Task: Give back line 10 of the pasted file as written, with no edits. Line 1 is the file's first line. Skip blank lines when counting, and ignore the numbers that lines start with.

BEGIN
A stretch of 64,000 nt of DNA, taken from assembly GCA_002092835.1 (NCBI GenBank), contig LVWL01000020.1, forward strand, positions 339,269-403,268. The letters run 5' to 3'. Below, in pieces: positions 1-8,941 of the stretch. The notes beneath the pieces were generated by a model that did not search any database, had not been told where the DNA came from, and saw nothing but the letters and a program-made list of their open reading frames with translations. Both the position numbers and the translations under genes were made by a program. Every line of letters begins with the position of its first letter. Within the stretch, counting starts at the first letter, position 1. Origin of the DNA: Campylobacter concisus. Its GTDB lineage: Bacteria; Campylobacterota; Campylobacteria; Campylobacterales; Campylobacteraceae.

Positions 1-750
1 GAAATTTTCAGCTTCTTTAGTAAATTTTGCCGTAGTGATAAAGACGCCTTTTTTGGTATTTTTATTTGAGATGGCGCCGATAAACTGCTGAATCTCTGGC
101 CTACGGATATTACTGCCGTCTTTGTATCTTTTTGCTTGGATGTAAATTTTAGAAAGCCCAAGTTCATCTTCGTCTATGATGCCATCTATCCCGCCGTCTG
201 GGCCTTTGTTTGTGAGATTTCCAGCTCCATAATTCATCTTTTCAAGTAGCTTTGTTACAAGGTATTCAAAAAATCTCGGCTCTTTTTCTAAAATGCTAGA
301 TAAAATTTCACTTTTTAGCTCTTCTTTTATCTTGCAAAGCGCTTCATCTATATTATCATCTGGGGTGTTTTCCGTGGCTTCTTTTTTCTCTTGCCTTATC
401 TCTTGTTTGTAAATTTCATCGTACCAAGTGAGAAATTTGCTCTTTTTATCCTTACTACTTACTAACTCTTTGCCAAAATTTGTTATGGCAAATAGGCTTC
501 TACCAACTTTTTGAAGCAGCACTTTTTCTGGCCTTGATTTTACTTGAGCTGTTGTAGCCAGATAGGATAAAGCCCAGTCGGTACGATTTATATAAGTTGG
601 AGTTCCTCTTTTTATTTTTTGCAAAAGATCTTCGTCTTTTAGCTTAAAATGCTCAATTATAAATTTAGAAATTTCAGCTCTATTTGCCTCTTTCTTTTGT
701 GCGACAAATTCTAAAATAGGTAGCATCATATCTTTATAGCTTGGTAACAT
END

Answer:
701 GCGACAAATTCTAAAATAGGTAGCATCATATCTTTATAGCTTGGTAACAT